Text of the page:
The camera is dead - long live the new camera!

My old Sigma DP-1 went out of function last week. The repair cost was high considering its age, so I decided to buy a new camera. It was quite a project to find a camera that suits my needs. Thanks to photomaniac Singaporeans and tough competition, there is a wide range of cameras available here in reasonable prices.

At first, I thought I would buy a true DSLR as they take the best pictures. But then I started to think about the size. DSLRs are huge. That is why I zoomed to semi-DSLRs, Olympus PEN series and Panasonic GF-1. They have changeable lenses and small bodies, plus stylish design that the traditional DSLRs lack.

Yesterday I went to Funan DigitaLife Mall to try the PENs and GF-1. After trying both labels with different lenses and bargaining about the price, I ended up buying the Panasonic GF-1. I got it with two lenses, with a 20mm pancake lens and a 14-45mm zoom lens. I think the GF-1 has the best hands on experience for me and I like its design a lot.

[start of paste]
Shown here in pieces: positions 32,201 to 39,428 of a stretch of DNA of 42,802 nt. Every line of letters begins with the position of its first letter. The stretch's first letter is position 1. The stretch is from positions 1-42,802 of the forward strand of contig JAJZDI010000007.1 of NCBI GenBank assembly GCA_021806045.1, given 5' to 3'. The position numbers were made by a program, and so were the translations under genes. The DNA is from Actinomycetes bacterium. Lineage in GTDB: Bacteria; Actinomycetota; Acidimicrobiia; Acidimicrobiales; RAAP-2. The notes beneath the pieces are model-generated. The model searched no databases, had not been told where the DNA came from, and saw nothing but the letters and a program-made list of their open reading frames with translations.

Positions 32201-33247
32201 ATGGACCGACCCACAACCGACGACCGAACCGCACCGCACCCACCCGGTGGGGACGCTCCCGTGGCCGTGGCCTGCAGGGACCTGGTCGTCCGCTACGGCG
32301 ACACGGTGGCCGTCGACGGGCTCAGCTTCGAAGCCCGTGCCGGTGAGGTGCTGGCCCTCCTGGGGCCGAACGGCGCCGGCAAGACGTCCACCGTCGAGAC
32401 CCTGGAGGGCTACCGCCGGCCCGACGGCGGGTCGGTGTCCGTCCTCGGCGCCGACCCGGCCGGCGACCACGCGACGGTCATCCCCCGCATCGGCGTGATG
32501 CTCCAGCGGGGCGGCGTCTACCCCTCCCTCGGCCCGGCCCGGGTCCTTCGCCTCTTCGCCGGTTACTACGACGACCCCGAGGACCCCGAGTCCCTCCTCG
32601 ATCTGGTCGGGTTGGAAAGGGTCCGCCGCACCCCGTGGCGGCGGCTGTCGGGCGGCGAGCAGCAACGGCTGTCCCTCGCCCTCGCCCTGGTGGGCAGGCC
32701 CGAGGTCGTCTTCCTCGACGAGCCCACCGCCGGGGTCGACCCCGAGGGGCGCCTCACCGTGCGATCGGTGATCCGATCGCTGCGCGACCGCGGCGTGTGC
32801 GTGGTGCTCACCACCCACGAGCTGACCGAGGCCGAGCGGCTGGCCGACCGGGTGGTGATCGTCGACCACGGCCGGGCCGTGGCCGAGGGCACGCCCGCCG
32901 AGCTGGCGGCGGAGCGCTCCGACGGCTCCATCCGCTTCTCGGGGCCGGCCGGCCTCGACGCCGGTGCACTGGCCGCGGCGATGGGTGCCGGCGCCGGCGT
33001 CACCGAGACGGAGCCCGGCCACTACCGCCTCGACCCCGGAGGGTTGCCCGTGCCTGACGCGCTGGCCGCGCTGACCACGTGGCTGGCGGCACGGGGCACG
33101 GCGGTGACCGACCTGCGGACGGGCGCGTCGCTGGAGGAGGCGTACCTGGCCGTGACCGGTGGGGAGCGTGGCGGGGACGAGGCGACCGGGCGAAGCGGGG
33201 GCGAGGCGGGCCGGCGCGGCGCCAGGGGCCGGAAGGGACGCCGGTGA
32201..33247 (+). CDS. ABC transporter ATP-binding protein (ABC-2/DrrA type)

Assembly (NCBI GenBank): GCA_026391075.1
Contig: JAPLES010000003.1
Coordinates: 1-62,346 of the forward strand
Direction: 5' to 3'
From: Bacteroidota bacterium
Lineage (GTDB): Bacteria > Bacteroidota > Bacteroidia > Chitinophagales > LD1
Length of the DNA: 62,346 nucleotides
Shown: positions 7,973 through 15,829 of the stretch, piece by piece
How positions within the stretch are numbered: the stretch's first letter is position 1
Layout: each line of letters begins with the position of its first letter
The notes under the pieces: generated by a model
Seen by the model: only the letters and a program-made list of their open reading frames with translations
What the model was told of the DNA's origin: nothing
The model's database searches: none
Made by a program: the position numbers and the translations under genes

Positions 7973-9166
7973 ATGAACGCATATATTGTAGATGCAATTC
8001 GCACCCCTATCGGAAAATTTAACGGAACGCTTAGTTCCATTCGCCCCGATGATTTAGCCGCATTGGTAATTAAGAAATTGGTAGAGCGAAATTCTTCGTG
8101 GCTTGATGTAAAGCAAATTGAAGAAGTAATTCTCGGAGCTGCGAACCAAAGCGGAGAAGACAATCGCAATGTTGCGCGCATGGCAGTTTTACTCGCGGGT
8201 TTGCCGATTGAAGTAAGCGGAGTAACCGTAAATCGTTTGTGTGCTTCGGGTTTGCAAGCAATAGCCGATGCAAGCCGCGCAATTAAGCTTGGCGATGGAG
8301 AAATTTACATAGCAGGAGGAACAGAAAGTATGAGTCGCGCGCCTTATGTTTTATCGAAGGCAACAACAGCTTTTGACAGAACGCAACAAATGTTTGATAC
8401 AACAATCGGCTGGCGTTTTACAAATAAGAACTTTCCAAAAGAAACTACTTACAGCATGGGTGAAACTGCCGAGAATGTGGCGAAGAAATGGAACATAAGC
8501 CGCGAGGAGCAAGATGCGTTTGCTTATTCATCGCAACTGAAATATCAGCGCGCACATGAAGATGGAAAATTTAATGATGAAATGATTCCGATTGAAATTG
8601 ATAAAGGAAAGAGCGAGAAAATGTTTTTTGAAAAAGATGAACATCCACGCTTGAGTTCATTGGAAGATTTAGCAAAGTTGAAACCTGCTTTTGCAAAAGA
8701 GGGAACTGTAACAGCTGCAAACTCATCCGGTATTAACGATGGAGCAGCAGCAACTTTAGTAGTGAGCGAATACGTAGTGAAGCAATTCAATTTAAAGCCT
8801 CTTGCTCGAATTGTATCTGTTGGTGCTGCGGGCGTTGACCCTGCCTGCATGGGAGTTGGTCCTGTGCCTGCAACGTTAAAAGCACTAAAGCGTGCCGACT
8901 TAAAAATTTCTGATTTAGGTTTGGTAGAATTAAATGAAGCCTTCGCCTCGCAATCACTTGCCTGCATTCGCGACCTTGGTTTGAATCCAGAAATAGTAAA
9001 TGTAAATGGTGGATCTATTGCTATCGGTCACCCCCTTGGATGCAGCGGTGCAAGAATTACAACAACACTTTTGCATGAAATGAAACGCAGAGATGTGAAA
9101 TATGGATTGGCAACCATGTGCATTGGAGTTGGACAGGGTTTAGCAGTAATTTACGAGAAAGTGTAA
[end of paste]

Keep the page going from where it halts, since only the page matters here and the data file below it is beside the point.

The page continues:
Picture from panasonic.net

Now it is time to learn how my new GF-1 works. Here is the first shot:

Picture taken with the 20mm pancake lens. I love the way the autofocus. It makes the front part clear and blurs the background giving the picture a nice feel.


Chinatown patterns

Singapore's Chinatown is an endless source of patterns. Every time I go there, I spot something new - erm - old, I mean.


Bangkok temple patterns

I found these beautiful patterns from my Bangkok picture archives from last January. The temples in Bangkok may look too overwhelming with a quick glance, but a closer look tells that God really is in the details.


Night patterns


World Design Capital Helsinki 2012

I found this rather cool video of made for World Design Capital Helsinki 2012 project.

Btw, sorry for not posting any pictures lately. My camera is out of order and I am trying to get it fixed asap. Until that I need to use my archives.


Ladies who lunch